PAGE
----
Thursday, 9 May 2013

Whatever you do, don't mention the word 'class'

This morning, I had a go at setting out some of the strange experience it has been writing on class.  You can read it on Lib Dem Voice:

There was I trying to weave a new political narrative that could potentially unite most classes behind it, and the interest and support has been wonderful - but the abuse has been extraordinary too.  I got 750 comments on my Comment is Free article for the Guardian earlier in the week, some of them supportive, some of them downright insane.

Part of the problem seems to me that any mention of class on a book cover seems to absolve some people from reading the book before coming to a conclusion about it.  I have heard from people from every part of the political spectrum - some of whom fundamentally disagree with the thesis that we are heading to a controlled and struggling proletarian society, controlled by a powerful mega-wealthy elite at the top.  Some of whom agree, but don't mind as long as the middle classes get wiped out.  Some of them, well, don't let's go there...

The real issue is why the mainstream political parties no longer represent the middle classes - we already know they don't represent the working classes.  The coalition got the rhetoric right back in 2010 with the ambition to 're-balance' the economy, but seem unable to find any effective levers they can agree on to do so.

Mainstream policy still seems to be designed to recreate the conditions of the last bubble, and to allow the very wealthy to hoover up even more money - apparently on the grounds that the City pays quite a lot of tax (a recipe for increasing inertia and dependence).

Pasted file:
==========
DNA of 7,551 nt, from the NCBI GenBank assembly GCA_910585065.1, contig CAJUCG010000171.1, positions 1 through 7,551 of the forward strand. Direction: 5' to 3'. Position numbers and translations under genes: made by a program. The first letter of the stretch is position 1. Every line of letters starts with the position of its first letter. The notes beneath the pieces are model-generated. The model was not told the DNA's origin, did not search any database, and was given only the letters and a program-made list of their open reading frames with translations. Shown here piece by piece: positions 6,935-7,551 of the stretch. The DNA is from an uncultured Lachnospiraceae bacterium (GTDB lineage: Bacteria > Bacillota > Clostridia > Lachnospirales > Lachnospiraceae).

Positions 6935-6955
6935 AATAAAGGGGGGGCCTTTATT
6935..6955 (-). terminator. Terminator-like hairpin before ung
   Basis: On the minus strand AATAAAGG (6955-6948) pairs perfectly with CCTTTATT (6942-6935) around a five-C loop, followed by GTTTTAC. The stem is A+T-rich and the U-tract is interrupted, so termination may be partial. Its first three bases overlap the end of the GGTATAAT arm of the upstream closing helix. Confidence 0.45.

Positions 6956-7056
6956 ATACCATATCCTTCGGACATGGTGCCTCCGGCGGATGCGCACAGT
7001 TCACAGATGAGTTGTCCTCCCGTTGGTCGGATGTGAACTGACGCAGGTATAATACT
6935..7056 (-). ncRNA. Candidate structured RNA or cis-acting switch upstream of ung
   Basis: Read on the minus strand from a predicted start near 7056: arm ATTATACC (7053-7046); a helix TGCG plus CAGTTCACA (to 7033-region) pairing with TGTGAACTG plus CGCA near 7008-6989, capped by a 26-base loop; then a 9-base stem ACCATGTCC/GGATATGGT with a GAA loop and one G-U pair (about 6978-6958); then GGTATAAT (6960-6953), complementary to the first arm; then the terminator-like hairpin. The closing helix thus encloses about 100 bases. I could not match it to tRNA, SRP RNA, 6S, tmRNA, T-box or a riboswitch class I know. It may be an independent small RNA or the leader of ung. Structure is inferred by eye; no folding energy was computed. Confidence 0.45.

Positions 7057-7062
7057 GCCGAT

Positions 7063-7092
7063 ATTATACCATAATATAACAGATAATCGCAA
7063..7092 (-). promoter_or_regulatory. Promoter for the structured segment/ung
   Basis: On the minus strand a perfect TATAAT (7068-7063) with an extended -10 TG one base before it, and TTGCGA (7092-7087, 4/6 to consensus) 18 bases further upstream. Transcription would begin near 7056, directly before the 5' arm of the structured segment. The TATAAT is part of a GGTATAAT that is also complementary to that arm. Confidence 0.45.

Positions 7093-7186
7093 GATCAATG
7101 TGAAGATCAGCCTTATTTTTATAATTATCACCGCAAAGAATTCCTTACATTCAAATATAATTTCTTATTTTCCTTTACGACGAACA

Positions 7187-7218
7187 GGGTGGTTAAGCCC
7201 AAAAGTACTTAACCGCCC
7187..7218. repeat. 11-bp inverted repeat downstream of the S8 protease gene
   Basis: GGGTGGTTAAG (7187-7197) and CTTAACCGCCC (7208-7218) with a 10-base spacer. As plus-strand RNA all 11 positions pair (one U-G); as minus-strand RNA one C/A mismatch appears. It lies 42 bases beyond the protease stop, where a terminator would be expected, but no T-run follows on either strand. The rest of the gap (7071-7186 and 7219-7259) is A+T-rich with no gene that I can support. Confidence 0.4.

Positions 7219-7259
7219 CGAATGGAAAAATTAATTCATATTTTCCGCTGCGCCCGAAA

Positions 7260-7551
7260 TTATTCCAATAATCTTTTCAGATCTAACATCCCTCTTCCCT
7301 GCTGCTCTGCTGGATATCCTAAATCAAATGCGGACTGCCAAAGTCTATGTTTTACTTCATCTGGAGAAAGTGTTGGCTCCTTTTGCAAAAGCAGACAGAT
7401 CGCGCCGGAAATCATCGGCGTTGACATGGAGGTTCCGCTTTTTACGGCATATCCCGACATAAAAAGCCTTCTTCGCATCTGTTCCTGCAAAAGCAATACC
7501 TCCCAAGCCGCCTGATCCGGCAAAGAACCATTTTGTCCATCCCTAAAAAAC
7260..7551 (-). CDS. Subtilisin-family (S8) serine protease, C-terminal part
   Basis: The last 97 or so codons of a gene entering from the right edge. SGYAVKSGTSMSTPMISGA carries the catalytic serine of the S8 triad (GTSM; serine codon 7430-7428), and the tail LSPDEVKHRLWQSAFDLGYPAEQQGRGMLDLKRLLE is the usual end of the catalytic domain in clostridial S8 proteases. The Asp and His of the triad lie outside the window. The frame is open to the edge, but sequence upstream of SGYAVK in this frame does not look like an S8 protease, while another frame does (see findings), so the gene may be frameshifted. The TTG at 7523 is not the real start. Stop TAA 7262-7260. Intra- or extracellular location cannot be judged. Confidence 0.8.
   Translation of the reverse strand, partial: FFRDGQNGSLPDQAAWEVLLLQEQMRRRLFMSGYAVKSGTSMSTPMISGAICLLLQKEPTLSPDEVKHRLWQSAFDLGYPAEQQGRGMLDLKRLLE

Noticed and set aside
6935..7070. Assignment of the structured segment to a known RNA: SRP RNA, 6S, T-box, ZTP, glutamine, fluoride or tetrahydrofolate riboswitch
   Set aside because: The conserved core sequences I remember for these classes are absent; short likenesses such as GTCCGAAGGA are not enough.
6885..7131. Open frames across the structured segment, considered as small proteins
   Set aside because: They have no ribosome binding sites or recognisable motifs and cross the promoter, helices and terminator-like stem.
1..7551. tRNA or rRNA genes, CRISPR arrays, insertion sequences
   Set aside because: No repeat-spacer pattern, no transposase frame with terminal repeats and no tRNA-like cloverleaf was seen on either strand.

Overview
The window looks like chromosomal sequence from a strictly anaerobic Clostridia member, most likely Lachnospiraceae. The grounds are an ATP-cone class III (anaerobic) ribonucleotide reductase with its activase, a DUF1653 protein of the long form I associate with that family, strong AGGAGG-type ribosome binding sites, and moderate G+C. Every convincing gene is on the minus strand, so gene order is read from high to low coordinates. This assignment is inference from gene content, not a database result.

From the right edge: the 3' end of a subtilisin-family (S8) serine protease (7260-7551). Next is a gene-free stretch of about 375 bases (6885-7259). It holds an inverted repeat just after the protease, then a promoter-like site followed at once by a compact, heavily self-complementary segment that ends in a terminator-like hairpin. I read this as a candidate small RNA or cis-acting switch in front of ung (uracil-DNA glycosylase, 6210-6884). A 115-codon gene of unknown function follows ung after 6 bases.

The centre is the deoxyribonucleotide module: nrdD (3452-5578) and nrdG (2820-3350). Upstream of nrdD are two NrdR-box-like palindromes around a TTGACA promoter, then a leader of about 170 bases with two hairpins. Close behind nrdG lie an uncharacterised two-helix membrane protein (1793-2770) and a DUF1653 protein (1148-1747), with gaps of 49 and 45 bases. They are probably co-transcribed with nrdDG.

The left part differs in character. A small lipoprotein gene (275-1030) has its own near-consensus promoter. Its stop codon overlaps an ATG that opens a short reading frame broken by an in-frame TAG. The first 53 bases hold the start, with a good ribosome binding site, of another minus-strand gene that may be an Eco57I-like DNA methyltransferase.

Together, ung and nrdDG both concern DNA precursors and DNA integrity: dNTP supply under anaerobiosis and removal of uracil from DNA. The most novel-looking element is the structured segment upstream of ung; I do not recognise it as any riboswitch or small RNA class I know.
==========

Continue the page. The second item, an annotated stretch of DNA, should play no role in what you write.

The ineffective banking oligopoly still rides high.  There is still no community banking infrastructure as other countries have.  Local government has been set free by the Localism Act and other measures, but many of their leaders are still waiting hopefully to be bailed out by central government or external investors - rather than acting to make their local economies work.

It is all very frustrating.  And into the middle of this spins a populist force, with no apparent interest in the economy - but riding the frustrations caused by its failure - and encouraging the mainstream politicians to look elsewhere at our fraught relationship with Europe as the source of all solutions.

"So stupid in politics," said George Bernard Shaw of the middle classes.  But imagine they did grasp how they are being priced out by the elite, and decided to act politically - to hammer out a series of policies that genuinely promised a sustainable income and a roof over the head for the next generation.

What would happen then?

1 comment:

Peter de Loriol chandieu said...

Agreed, but then it is merely a repetition of previous generational thoughts